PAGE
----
Opera co-founder and former CEO Jon von Tetzchner may have parted ways with the company since 2010 though his browser building instincts seem to be intact. This should explain the recent launch of the Vivaldi 1.0 web browser, which is claimed to have all that the current crop of browsers misses out on, including Opera.
Among the most notable features that Tetzchner said the Vivaldi browser boasts of including a more potent tab management feature which he claims to be better than anything that other browsers have to offer. That includes Tab Stack where users have the option to drop a tab onto another to create a stack. This is helpful when one has just too many tabs open. Then there also is the Tiling option where the tabs in the Tab Stack can be spread out that lets users see multiple pages at the same time. Tab Stack Tiling is of more relevance in bigger displays
Then there also is the Sessions feature that lets users group together the most visited or favorite set of tabs for future retrieval.
Further, Vivaldi also offers the Notes feature which allows users to pen and save notes as in the Microsoft Edge browser. Vivaldi will also remember the site when the notes are made while users will also be able to take screenshots as well.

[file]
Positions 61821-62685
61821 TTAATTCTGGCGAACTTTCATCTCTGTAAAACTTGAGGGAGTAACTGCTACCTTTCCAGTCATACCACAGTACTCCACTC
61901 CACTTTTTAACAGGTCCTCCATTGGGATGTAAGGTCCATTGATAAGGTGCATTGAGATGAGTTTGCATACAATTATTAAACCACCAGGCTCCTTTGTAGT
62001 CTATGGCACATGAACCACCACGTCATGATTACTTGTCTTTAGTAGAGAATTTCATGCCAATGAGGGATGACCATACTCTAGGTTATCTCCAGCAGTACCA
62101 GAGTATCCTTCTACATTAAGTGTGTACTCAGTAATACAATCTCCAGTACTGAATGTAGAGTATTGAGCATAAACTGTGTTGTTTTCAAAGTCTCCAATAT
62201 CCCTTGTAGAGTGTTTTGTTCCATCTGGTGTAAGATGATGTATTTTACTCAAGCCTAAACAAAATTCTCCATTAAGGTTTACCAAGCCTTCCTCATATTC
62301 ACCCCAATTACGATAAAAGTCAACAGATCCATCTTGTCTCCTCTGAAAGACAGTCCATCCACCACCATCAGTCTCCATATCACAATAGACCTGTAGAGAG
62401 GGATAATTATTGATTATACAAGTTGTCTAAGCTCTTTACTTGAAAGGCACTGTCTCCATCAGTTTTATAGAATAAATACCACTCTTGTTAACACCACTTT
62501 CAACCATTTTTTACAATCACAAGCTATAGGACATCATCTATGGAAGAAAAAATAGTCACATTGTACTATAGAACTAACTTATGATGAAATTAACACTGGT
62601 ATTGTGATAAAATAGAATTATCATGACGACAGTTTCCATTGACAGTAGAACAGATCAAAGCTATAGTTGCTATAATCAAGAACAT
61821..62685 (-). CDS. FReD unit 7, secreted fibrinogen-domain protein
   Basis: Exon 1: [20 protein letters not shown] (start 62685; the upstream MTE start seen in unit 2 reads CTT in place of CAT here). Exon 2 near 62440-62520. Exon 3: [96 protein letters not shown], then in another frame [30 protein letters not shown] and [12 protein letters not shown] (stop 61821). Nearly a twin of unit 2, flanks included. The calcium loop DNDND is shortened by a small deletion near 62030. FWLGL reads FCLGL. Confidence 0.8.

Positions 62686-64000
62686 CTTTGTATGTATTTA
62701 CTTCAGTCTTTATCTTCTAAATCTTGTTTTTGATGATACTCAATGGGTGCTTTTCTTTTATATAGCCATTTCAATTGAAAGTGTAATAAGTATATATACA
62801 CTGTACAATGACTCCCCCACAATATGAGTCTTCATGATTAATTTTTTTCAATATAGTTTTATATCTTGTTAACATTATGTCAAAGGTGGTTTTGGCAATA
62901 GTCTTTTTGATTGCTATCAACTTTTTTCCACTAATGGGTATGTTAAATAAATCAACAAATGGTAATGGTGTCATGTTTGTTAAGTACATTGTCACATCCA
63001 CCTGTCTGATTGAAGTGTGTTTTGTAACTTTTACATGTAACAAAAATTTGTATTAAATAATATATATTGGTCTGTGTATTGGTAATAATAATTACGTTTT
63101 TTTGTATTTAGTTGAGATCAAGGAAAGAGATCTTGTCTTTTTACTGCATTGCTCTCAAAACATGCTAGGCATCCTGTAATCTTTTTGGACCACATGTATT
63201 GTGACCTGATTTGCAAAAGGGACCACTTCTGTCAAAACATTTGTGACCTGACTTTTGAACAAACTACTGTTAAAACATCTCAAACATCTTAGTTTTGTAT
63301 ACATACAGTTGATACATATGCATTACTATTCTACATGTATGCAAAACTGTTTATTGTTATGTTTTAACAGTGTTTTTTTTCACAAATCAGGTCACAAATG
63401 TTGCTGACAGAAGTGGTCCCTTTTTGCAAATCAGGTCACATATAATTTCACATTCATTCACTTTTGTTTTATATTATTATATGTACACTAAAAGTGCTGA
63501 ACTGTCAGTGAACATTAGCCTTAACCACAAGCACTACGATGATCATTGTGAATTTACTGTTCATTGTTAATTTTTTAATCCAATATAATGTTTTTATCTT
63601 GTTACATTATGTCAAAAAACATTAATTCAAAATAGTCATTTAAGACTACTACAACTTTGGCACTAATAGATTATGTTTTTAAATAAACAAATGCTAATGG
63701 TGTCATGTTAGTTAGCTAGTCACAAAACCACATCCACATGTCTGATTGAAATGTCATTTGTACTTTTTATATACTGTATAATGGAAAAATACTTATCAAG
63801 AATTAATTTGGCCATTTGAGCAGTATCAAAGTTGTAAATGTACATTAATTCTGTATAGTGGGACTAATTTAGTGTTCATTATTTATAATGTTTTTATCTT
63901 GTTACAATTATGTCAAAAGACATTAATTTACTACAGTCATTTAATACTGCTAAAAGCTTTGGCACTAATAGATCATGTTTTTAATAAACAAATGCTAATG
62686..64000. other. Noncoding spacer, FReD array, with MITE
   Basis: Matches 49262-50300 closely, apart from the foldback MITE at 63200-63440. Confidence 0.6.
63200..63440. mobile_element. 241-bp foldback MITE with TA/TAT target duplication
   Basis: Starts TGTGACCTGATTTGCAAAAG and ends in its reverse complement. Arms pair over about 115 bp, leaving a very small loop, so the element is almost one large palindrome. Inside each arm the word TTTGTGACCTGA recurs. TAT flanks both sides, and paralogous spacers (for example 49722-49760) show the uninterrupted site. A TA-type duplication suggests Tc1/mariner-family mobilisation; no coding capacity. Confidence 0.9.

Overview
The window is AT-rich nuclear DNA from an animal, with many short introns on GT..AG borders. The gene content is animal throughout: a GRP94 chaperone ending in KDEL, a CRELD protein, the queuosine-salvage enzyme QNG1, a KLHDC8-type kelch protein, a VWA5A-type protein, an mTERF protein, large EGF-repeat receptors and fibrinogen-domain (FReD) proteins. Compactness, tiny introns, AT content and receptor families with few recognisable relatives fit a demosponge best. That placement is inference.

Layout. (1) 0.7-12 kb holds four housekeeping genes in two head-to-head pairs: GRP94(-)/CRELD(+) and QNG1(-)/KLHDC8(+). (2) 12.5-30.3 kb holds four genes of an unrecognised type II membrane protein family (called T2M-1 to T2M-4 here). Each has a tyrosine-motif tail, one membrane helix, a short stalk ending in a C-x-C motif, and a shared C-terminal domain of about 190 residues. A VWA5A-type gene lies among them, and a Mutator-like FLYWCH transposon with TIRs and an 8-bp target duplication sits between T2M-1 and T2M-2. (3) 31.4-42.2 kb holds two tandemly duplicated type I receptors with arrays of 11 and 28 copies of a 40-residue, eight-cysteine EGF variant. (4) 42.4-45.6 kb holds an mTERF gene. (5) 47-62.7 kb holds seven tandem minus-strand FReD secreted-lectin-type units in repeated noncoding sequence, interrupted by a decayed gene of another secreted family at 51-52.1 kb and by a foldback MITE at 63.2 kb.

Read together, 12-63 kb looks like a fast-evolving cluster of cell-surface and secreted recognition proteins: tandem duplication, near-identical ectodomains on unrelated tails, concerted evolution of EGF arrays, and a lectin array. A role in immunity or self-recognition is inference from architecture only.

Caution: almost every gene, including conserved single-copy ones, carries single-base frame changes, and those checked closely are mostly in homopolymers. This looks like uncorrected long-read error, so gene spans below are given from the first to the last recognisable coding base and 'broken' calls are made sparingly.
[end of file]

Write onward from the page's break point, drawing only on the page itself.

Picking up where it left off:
Vivaldi also supports mouse gestures and keyboard shortcuts that let the user accomplish a wide range of browser actions with simple mouse gestures or keyboard shortcuts.
Another standout feature of Vivaldi is its vast customization options that allow the users to customize the browser around their personal tastes and requirements.
The future build will see the integration of more features such as an email reader and the ability to sync. Also, of course, mobile app versions are also being worked on given the huge proliferation of smart mobile devices.
“We set out on a mission to make web browsers powerful again,” said Jon von Tetzchner, CEO, Vivaldi.
“So Vivaldi 1.0 is both a throwback and a look ahead. It’s a ‘Modern Classic’ designed to help our users get the most out of all the time they spend with their browser.”
The Vivaldi is currently available for download from the company website and is compatible with Windows, OS X, and Linux platforms.
“Everything we build is in service of the user. We have no investors and their agendas to dictate our progress. There’s no exit strategy, and we’re here to stay. All we want to do is give people a browser they’re proud to use and that we’re proud to call Vivaldi,” further added Tetzchner.